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I have a server running 2008 R2 , is there a role / function on this that can be added / enabled that audits file access. e.g user1 deleted this folder, this file was edited by user2 etc. I have been having problems with some staff deleting folders in a public drive (I don't know if by accident or on purpose), but everyone seems to deny all knowledge of it, so I would like to have a log I can check out in these sort of occasions so I can see who is doing what.

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3 Answers 3

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Yes, enable file auditing in the Local Security Policy (or better yet domain GPO). It is the "audit object access" option and you can enable successes or failures or both.

Once auditing is enabled, choose which files/folders you want to audit by going to the properties of the folder -> Security tab -> Advanced -> Advanced Security Settings -> Auditing tab. Add the users or groups for which access to the object should be logged.

When something happens, check the security log to see who done it.

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And enjoy crawling through the hundreds of thousand of entries it generates. –  mfinni Jan 25 '12 at 15:39
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Which is why you don't want to turn in on for say "everyone" or "authenticated users" on the root of your data volume.... lol good point though - you might check the size of your security log to ensure that it will hold enough data before being overwritten. –  Paul Ackerman Jan 25 '12 at 15:42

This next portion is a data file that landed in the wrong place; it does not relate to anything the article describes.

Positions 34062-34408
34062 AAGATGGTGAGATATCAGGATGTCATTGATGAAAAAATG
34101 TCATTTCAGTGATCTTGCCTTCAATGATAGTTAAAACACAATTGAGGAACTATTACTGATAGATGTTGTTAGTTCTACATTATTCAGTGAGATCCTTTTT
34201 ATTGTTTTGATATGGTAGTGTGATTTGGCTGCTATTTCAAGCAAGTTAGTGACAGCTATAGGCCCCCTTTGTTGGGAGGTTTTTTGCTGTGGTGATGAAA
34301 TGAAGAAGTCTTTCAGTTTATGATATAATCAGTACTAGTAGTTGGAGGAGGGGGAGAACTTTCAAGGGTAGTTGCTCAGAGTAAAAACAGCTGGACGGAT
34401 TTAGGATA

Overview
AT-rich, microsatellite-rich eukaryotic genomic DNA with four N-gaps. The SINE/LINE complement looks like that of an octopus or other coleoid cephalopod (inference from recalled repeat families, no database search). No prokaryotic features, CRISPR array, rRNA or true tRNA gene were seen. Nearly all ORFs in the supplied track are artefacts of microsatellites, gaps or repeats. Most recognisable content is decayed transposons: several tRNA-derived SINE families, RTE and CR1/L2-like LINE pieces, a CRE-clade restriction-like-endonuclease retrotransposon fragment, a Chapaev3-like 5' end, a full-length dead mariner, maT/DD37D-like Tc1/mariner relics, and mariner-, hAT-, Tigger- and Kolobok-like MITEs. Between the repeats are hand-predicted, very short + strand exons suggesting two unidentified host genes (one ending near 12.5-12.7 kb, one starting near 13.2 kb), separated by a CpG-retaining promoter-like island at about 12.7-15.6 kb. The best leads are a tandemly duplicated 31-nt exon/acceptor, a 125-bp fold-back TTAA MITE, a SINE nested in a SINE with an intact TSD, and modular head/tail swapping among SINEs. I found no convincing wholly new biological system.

thanks, I will take those points in mind –  Iain Simpson Jan 26 '12 at 13:01
    
You can avoid crawling through the records by creating an event-based task and launching a powershell script that looks for the specific case you're trying to identify. The script can fire off an email to alert you or perform some other function. Poor man's SIEM. Let me know if you would like an example script to read the security log. –  Paul Ackerman Sep 4 at 12:48

I agree with mfinni, not the best way to crawl through hundreds of thousands of log entries... although this is a paid solution, am sure there are open source/ cheaper version. This I've used several times in the past - http://www.scriptlogic.com/products/change-auditor/

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In our organization we use Connection monitor (http://www.10-strike.com/connectionmonitor/) We have about 1000 hostson the network, so users always change or replace files of each other. So of course they come to me with their problems. So now I have the full log, which shows who, when, and what did in shared folders. It's really useful.

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